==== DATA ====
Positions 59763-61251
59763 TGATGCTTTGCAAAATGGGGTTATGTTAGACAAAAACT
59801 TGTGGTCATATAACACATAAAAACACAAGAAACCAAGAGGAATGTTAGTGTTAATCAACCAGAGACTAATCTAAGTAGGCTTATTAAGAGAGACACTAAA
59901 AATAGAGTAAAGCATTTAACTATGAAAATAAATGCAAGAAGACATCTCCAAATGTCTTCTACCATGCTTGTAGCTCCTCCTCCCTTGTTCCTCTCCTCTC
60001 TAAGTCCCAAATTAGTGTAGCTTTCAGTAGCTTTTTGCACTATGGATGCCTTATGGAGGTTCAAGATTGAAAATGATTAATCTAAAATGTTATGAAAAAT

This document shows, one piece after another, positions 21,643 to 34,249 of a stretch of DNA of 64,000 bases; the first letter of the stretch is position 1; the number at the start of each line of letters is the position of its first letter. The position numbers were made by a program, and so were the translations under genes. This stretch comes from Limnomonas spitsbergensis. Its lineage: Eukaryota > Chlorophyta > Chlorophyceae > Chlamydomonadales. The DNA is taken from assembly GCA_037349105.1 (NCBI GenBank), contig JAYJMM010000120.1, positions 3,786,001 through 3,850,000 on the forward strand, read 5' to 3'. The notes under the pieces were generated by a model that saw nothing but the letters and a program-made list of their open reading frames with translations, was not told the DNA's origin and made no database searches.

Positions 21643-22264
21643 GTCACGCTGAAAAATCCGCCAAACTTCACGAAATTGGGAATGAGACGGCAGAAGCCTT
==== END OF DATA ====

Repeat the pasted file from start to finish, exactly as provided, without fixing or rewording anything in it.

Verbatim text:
Positions 59763-61251
59763 TGATGCTTTGCAAAATGGGGTTATGTTAGACAAAAACT
59801 TGTGGTCATATAACACATAAAAACACAAGAAACCAAGAGGAATGTTAGTGTTAATCAACCAGAGACTAATCTAAGTAGGCTTATTAAGAGAGACACTAAA
59901 AATAGAGTAAAGCATTTAACTATGAAAATAAATGCAAGAAGACATCTCCAAATGTCTTCTACCATGCTTGTAGCTCCTCCTCCCTTGTTCCTCTCCTCTC
60001 TAAGTCCCAAATTAGTGTAGCTTTCAGTAGCTTTTTGCACTATGGATGCCTTATGGAGGTTCAAGATTGAAAATGATTAATCTAAAATGTTATGAAAAAT

This document shows, one piece after another, positions 21,643 to 34,249 of a stretch of DNA of 64,000 bases; the first letter of the stretch is position 1; the number at the start of each line of letters is the position of its first letter. The position numbers were made by a program, and so were the translations under genes. This stretch comes from Limnomonas spitsbergensis. Its lineage: Eukaryota > Chlorophyta > Chlorophyceae > Chlamydomonadales. The DNA is taken from assembly GCA_037349105.1 (NCBI GenBank), contig JAYJMM010000120.1, positions 3,786,001 through 3,850,000 on the forward strand, read 5' to 3'. The notes under the pieces were generated by a model that saw nothing but the letters and a program-made list of their open reading frames with translations, was not told the DNA's origin and made no database searches.

Positions 21643-22264
21643 GTCACGCTGAAAAATCCGCCAAACTTCACGAAATTGGGAATGAGACGGCAGAAGCCTT